I had only been hoping to see a shark close enough to make out its eyes in the murky water, so this blew my expectations out of the water (pun intended). You can't hear it very well in my GoPro video, but I was squealing the entire time.
When I climbed out of the cage a few minutes later, all I could keep saying was “Holy shit, holy shit, holy shit.”
For the rest of our time out on the water, I sat on the above deck and watched a couple more sharks go for a fresh Gladys and thrash around in front of the cage. Interestingly, even though there were fish heads on a rope being used as bait alongside the seal decoy, it was the decoy that was hit more often by the sharks.
As I dried off in the sun and watched people climb out of the cage with huge grins on their faces, I began processing my thoughts on the shark diving experience.
It's true that I didn't like the chumming, or the fact that dead fish heads were also being used as bait. BUT, I couldn't deny that the crew did nothing but catch the attention of sharks that were already around Dyer Island. They weren't luring them in from elsewhere, nor were they hurting the animals in any way.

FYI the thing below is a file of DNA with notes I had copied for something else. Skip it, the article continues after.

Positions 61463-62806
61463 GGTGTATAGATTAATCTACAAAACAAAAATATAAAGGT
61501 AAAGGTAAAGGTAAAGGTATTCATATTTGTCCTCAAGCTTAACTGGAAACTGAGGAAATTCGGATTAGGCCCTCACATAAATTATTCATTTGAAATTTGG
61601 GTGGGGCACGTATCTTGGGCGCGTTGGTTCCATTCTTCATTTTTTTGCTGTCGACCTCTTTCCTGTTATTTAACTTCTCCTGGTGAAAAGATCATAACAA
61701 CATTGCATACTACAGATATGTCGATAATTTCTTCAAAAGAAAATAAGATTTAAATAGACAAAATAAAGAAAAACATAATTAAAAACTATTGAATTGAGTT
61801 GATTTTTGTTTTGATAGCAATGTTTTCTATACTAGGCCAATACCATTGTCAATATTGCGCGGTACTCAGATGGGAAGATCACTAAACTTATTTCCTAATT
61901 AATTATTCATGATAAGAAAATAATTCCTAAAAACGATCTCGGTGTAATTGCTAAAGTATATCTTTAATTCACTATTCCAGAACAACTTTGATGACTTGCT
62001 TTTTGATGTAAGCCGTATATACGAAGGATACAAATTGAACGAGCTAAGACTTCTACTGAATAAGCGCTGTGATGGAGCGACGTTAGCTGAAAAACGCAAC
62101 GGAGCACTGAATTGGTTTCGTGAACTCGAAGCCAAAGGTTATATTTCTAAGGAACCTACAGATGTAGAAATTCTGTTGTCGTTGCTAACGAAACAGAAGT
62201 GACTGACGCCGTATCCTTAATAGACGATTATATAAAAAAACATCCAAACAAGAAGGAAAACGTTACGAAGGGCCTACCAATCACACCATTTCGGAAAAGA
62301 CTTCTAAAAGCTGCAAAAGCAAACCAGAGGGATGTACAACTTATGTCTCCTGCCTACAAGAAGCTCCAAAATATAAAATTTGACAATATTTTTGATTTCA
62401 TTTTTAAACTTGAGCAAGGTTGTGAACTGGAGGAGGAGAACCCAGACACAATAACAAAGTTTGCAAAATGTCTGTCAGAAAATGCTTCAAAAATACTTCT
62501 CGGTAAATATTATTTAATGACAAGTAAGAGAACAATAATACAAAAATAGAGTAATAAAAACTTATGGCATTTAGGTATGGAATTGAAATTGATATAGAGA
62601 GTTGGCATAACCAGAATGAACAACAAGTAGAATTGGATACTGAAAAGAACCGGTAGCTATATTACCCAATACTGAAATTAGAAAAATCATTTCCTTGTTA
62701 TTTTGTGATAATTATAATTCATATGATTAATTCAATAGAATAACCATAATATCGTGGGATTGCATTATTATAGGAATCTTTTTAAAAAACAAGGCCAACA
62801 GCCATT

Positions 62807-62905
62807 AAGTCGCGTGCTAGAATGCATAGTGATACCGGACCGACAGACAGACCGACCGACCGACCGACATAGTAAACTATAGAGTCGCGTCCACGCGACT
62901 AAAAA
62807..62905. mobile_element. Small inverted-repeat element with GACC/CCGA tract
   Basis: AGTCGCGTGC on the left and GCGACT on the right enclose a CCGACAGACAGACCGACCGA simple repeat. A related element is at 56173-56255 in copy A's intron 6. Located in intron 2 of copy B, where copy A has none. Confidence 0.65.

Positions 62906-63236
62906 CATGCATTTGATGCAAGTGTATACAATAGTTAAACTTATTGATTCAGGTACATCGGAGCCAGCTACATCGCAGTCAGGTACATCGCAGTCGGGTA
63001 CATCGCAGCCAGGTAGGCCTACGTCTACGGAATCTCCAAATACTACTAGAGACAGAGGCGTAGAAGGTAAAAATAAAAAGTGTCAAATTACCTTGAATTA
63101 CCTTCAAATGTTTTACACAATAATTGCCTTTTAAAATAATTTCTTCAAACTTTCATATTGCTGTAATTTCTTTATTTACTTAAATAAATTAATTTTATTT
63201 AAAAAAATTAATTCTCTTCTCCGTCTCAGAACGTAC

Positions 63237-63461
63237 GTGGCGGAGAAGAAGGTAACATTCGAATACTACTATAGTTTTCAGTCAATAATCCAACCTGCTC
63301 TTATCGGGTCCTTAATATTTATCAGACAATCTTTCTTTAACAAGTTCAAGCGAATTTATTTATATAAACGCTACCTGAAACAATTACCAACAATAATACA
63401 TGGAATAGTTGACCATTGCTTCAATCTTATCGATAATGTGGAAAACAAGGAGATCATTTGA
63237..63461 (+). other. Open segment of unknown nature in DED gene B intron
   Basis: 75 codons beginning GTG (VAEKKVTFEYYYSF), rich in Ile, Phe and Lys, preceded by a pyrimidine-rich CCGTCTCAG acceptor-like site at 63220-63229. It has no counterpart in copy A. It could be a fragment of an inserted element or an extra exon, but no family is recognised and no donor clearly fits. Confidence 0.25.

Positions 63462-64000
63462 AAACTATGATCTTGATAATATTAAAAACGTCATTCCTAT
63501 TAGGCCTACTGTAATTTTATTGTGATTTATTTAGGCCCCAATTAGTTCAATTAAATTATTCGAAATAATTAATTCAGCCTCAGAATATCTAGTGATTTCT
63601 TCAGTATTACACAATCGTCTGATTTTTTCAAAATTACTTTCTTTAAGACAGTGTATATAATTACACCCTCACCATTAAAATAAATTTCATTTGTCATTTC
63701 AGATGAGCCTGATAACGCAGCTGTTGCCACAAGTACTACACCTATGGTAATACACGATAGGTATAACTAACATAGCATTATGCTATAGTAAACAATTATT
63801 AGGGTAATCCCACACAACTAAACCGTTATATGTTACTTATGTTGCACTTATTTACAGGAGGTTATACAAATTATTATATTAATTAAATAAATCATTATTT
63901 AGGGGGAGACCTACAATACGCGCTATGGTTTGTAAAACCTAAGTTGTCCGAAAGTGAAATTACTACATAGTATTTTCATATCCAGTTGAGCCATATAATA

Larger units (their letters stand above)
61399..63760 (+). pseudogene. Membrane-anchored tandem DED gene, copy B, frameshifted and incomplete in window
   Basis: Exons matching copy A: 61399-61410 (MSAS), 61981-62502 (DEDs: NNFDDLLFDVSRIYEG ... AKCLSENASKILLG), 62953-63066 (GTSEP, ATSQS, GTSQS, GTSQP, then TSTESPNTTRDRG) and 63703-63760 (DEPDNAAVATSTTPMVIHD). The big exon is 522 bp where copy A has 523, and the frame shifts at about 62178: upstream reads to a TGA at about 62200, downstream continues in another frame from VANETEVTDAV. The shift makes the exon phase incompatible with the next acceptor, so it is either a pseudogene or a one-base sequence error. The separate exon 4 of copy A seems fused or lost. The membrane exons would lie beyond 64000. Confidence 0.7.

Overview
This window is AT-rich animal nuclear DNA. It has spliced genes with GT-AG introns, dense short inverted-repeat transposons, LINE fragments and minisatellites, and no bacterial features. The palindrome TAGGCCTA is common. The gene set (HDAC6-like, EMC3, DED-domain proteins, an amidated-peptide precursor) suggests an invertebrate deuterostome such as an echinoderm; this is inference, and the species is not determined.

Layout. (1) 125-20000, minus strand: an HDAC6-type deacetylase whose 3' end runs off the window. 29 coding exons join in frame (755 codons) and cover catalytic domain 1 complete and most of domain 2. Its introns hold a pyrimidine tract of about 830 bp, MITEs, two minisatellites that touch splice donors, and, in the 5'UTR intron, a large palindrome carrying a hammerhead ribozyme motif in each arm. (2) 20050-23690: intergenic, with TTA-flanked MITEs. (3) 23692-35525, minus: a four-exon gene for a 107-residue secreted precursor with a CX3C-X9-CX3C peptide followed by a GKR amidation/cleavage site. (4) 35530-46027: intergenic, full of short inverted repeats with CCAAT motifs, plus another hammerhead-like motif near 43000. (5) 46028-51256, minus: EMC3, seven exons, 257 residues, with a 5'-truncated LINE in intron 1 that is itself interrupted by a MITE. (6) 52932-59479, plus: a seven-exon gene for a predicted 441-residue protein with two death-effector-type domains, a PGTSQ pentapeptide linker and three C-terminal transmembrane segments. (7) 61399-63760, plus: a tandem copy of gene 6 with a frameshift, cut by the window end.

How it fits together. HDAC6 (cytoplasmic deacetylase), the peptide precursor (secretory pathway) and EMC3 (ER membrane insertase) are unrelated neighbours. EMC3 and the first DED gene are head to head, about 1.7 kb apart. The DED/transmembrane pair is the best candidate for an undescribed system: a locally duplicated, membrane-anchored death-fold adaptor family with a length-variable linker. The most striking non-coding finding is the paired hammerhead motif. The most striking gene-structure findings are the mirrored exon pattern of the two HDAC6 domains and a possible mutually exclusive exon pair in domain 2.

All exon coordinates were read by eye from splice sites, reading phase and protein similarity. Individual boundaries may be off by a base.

I've swum with a variety of marine animals in the wild before, including dolphins and fur seals in New Zealand and manatees in Florida. In all of those instances, we simply plopped into the water near the animals and then let them dictate how the encounter would go.
Even though the dive boat was chumming for sharks in this case, the cage-front encounters were, indeed, still left largely up to the sharks.
So what's the verdict?
The adrenaline was still running high when we headed back to shore, and so I waited until later in the day when I'd calmed down a bit to fully turn a critical eye on the shark cage diving experience.
So, should you go cage diving with great white sharks? The truth is, I still can't say.
On the one hand, I didn't like the chumming/baiting, and it's pretty clear that these dive companies make a lot of money from the sharks. Is that exploitation? It's hard to say since there's no proof that the sharks are actually being hurt in any way. But I would be very curious to see how these tours would fare if they *only* used the rubber seal decoy.